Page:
I did try several things that worked for karate such as various promotionals to get people to come in the door. I tried newspaper, TV and radio commercials. TV was successful but very costly. I wouldn’t recommend people go that route unless they can afford it. Also, I discovered things that don’t work like Penny Saver magazine and Money Mailer. I spent a lot of money and didn’t get any responses. The format I finally settled on was to keep the dojo traditional, to keep contact with the Aikikai, and bring in instructors like Kubo Sensei and Kondo Sensei. We do have a few perks like family plans where if one member joins, there are discounts for other members. We’ve taken things that have worked and refined them and updated business practices. Also, we spoonfeed our students. We have a lot of black belts on the mat at the same time. Anyone with a problem we assist. If they feel they are getting bored, we give them an opportunity to participate in higher-level classes. I do feel that aikido has wonderful characteristics such as stress reduction, non-competition, self-development, and the philosophy of O-Sensei. I think the main obstacle in running aikido as a business is that it’s never been done that way before. If people look at the qualities of aikido and keep good sound business ethics and customer relationships it will definitely be profitable and educational. We have ended up sticking with a few things that work and anyone who would like to talk to me about this subject can call my dojo or e-mail me.
I believe you started making trips to Japan in the early 1990s. Would you talk about what drew you to Japan and what you did on these trips?
January 1993 was my first trip and it was sort of a “short pilgrimage.” I had a desire to train at various aikido dojos like the Nihon Korinkai and the Aikikai Hombu Dojo. I wanted to see what was happening at the headquarters of these styles and train with the masters. I suppose it was the typical Westerner’s mystical fascination with Asia. I wanted to get a short, sweet taste of that. I stayed about 10 days on that trip. I followed that up with another trip in May 1993 where I stayed for a full month. I trained at various dojos like the Aikikai, the Tendokan, the Yoshinkan, the Korinkai, etc. I was just dojo-hopping trying to get as much as I could from the different systems of aikido. You, Stanley, provided me with a lot of connections so far as the aikido world went. I think it was then that I first began to be interested in Daito-ryu. Those first two trips probably had the most influence on me.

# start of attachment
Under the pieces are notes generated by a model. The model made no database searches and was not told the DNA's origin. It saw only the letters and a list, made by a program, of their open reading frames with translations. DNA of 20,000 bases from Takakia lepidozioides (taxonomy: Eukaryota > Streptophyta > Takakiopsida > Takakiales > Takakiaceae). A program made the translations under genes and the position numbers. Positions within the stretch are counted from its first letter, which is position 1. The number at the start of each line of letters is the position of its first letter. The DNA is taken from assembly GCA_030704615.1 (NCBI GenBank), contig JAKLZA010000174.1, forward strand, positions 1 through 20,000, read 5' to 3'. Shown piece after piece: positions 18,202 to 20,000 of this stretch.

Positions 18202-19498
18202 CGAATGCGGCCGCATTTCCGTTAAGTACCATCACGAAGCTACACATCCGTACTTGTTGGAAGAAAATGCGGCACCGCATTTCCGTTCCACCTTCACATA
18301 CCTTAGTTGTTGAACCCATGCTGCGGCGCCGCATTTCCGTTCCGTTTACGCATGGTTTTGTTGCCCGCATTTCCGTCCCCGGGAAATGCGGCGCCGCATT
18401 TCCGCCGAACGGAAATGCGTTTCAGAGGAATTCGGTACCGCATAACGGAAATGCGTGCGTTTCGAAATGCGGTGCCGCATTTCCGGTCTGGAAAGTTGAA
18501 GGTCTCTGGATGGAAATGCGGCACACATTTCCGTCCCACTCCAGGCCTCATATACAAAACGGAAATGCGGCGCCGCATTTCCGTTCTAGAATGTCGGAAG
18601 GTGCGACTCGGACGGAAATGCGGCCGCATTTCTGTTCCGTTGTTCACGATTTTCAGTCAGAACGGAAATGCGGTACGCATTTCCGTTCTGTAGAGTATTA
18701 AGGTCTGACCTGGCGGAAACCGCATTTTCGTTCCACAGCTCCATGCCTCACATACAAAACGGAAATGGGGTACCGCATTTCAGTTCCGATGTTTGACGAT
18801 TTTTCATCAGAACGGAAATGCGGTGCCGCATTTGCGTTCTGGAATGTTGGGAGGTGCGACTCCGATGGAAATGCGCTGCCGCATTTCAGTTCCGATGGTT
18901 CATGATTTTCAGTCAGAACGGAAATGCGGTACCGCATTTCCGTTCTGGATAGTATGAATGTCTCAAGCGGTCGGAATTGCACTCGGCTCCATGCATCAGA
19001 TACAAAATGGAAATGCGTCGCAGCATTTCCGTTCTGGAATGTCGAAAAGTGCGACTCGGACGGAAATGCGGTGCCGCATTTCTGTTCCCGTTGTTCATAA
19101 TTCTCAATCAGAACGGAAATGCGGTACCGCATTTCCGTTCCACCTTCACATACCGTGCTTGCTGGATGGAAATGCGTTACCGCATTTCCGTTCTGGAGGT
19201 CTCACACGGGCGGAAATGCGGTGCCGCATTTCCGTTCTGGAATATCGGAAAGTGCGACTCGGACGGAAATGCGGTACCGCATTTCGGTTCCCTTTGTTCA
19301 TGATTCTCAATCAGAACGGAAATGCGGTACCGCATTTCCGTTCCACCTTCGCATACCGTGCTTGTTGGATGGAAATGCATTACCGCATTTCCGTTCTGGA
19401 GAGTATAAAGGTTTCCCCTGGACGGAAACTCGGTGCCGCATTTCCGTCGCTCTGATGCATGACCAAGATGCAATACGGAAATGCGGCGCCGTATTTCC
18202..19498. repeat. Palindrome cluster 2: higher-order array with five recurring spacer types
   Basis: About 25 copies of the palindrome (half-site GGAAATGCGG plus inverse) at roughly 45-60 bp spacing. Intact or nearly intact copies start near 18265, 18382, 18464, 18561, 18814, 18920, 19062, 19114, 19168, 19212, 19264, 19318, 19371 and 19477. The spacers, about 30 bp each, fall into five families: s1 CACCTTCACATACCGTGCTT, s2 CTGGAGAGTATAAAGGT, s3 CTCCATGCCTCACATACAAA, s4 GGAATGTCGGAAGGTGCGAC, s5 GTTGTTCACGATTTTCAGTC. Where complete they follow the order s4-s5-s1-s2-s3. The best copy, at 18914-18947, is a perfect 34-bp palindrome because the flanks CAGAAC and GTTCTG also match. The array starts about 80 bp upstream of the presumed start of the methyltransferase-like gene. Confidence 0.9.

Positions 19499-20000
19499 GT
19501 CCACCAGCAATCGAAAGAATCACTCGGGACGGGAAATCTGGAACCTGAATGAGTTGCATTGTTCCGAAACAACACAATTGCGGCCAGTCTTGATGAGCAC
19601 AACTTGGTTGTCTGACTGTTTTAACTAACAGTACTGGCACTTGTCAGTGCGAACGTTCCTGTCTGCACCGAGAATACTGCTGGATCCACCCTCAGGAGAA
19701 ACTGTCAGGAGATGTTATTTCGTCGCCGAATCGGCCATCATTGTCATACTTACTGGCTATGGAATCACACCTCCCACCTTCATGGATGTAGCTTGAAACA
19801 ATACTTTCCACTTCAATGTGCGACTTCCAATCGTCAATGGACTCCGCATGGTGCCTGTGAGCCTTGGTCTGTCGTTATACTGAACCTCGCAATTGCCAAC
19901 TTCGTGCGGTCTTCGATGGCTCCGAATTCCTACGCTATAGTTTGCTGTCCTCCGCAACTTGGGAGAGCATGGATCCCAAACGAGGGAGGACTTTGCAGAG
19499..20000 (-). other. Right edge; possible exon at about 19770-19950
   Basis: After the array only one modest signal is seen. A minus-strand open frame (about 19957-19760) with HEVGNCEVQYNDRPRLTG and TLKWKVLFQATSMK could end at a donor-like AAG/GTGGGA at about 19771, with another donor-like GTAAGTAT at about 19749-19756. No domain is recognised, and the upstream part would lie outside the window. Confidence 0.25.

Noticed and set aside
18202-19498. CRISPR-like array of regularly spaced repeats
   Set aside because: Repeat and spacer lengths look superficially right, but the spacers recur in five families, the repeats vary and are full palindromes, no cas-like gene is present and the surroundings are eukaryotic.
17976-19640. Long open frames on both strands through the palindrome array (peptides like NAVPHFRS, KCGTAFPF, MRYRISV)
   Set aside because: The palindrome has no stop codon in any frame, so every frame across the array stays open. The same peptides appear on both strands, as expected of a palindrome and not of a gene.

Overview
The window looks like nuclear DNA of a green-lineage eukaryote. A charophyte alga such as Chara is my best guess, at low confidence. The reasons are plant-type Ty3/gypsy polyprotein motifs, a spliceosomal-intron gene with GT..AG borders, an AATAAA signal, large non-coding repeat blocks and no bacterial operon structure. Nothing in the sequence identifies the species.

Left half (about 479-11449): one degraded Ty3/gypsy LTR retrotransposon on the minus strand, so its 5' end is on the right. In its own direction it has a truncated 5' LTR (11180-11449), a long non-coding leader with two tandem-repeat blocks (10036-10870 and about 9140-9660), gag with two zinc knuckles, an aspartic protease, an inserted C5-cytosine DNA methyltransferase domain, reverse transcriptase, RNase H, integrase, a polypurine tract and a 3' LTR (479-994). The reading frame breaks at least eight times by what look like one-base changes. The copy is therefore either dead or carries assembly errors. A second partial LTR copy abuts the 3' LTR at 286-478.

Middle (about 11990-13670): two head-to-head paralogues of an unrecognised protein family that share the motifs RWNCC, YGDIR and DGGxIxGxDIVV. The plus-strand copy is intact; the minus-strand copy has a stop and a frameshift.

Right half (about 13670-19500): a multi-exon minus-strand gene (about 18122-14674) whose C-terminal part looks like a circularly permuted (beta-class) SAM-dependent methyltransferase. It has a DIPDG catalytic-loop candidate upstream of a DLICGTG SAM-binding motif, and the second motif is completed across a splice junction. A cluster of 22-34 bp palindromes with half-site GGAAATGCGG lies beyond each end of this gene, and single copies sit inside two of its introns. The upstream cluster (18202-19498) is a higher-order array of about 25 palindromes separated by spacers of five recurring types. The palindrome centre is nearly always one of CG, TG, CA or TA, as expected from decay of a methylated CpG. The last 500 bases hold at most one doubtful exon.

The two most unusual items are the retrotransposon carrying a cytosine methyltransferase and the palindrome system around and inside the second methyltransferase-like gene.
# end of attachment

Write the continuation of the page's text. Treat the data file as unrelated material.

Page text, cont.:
My third trip was in 1995 and I took a group of students for the first time. We spent only ten days. Although we had planned to be there longer, we had to shorten our trip because of the high yen at that time. The fourth trip came in 1997 and that was strictly to visit Katsuyuki Kondo Sensei and train with him. We did visit the Aikikai one time to see the situation with Doshu and took a short trip to Kyoto and Hakone as a vacation.
I believe that on your second trip you first met Robert Kubo Sensei with whom you are now affiliated. Would you describe how that association came about?
I am now affiliated with Robert Kubo Sensei of the Aikikai and that association has continued now for nearly six years. I met Kubo Sensei through you at the 1993 demonstration of the Hashimoto Dojo of Igarashi Sensei. Kubo Sensei was very close to Igarashi Sensei and Yasuo Kobayashi Sensei and had come over to Japan for the demonstration. I happened to sit next to Kubo Sensei at the party afterward and had earlier watched his demonstration. I got to talking with him and found him to be a prince of a fellow. I was at that time in limbo in terms of my organizational affiliation. I had dealings with various aikido organizations over the years after Dennis Mikata left, but nothing worked out. I called Kubo Sensei after I got back to the States after speaking with him and expressed that I wanted to have a relationship with the Aikikai. When I had gone to the headquarters on my visits, it seemed that they wanted me to have a shihan to act as a go-between in order for them to deal with me. Basically, anyone was okay as long as it was an Aikikai shihan to represent me. At the time I had a very strong dojo with about 200 people. So Kubo Sensei invited me to join his group. He was very relaxed and comfortable with that. We invited him to Maryland in late 1993 for our first Aikikai testing for black belts. It went very smoothly and now Kubo Sensei comes once a year to our dojo. Also, I went to see him once in Hawaii.